SEC Revives Claw Back Rule for Executive Compensation

by | Oct 27, 2021 | Blog | 0 comments

Securities and Exchange Commission voted on October 14, 2021 to bring back an unfinished rule from 2015[1] relating to executive compensation. The rule requires U.S. listed companies to have a plan in place to claw back executive compensation in the event the company corrects their financial statements due to compliance failure. The rule would allow the SEC to force a public company’s executives engaged in policymaking decisions and receiving incentive-based pay, to return such pay if the Company misreports its earnings.

 As SEC increasingly cracks down on misconduct by listed companies, the latest step shows the aggressive stance of the Regulator. The claw back provision puts thousands of executives on notice of potentially losing millions of dollars in pay checks and bonuses. The rule would apply to all public companies irrespective of the size

 The question whether the SEC has any such powers to force the executives to return their paychecks and bonuses was settled in 2016[2]. A federal court has previously ruled that the SEC can, in fact, recoup executive pay from CEOs and CFOs who are not directly accused of misconduct. The court reasoned that the executives should not profit from the misconduct and therefore allowed the SEC to claw the proceeds back.

Under the 2015 rule, the claw back provision is triggered under narrow circumstances like restatement of earnings as explained above. But under the new proposal, SEC intends to widen the scope. The proposed rule would apply to wider set of restatements[3], including those where a company’s financial results had errors. The rule would also require stock NYSE and NASDAQ to compel companies listed on these exchanges to disclose their claw back provisions.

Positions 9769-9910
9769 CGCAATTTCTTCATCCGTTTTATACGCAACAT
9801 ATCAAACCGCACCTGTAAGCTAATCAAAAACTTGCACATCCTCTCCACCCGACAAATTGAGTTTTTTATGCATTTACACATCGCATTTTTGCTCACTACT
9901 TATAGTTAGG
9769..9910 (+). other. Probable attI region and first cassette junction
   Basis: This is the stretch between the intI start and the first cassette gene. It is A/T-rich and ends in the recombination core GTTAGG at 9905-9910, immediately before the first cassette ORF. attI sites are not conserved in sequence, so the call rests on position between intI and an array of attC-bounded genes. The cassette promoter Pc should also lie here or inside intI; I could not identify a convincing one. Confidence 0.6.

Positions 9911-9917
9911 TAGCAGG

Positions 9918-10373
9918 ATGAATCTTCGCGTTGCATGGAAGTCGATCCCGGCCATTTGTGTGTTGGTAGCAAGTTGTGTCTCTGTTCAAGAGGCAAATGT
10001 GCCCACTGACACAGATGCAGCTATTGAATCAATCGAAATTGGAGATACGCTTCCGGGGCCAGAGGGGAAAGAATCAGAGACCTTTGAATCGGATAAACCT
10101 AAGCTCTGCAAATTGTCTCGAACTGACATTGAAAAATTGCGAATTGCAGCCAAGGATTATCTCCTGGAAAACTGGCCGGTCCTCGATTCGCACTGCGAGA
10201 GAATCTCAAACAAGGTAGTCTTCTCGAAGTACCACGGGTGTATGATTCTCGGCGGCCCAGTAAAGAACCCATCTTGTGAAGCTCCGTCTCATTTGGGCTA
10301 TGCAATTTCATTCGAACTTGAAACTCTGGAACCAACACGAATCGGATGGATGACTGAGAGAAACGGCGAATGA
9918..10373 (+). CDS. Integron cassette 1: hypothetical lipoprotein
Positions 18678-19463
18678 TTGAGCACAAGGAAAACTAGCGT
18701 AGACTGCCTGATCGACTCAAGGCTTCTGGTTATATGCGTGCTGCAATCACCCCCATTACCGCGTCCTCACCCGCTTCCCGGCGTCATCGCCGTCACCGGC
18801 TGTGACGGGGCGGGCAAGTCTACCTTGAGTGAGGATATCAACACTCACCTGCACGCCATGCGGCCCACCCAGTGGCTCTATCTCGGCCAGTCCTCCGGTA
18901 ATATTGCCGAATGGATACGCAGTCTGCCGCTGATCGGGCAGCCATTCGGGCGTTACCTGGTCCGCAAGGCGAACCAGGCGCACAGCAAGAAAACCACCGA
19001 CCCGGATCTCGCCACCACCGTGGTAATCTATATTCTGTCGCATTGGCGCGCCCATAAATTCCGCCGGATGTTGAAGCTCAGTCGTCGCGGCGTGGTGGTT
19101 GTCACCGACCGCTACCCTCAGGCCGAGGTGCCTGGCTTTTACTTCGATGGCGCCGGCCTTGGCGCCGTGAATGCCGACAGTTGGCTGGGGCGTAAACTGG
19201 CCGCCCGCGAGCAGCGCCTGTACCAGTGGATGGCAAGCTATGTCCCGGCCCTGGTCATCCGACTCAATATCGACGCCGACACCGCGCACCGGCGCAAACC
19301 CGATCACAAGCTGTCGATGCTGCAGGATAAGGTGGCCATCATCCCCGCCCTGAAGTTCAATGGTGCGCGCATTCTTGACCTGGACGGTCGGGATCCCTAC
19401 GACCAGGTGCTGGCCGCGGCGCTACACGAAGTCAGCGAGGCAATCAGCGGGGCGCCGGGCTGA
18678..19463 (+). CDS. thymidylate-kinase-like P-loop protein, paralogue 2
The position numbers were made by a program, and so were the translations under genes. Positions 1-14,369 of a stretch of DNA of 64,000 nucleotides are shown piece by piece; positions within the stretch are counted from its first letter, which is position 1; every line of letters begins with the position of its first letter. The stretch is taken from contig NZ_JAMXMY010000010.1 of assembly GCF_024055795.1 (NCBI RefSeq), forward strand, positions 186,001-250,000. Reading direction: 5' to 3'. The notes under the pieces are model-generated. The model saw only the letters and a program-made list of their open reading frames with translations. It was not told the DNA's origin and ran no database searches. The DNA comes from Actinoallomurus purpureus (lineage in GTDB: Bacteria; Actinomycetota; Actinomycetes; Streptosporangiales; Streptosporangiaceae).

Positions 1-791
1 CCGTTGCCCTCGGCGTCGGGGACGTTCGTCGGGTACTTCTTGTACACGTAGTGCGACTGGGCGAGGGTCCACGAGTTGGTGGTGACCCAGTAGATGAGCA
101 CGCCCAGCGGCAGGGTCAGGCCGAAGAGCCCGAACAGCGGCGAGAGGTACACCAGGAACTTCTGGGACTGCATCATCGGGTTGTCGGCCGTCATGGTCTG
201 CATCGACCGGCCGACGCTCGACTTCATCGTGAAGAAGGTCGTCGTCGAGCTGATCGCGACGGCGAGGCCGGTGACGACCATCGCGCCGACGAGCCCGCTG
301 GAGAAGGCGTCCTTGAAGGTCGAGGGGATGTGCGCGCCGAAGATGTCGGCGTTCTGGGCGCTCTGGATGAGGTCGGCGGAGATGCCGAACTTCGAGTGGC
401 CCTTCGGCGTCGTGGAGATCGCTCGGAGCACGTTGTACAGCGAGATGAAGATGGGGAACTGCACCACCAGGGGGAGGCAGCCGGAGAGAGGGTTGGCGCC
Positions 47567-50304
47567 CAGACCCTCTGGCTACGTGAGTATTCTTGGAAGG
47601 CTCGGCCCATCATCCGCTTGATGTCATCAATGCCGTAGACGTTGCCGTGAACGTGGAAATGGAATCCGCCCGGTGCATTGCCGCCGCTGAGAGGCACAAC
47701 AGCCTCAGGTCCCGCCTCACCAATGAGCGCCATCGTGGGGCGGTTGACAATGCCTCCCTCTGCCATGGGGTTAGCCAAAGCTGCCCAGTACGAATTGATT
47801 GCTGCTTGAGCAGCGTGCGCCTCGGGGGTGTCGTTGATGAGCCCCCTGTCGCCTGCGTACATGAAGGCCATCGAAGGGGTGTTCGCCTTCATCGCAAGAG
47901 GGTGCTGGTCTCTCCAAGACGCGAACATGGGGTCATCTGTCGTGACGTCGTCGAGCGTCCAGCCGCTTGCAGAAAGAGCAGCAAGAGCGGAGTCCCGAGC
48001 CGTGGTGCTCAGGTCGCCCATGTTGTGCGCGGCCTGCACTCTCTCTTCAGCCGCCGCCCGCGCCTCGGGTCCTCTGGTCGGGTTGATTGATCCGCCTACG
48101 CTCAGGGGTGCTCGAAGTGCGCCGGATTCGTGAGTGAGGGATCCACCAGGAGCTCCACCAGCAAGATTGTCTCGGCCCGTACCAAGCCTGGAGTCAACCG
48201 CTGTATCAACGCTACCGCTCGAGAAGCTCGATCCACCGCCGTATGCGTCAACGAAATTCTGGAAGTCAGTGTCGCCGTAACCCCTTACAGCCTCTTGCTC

The SEC is asking for public feedback and reopening the comment period to factor in the regulatory and market developments since 2015[4]. The SEC is specifically requesting comments on whether its current definition of “restatement” should be widened. The comment period is open for 30 days.

[1] SEC Press Release, SEC Proposes Rules Requiring Companies to Adopt Clawback Policies on Executive Compensation (July 1, 2015),

[2] See Opinion, SEC v. Jensen, No. 2:11-CV-05316 (9th Cir. Aug. 31, 2016).

[3] SEC defines “restatement” as “as the process of companies revising previously issued financials to reflect the correction of one or more errors that materially affects those statements, without describing the types of errors that would be considered material to investors.”

[4] SEC Press Release, SEC Reopens Comment Period for Listing Standards for Recovery of Erroneously Awarded Compensation (Oct. 14, 2021),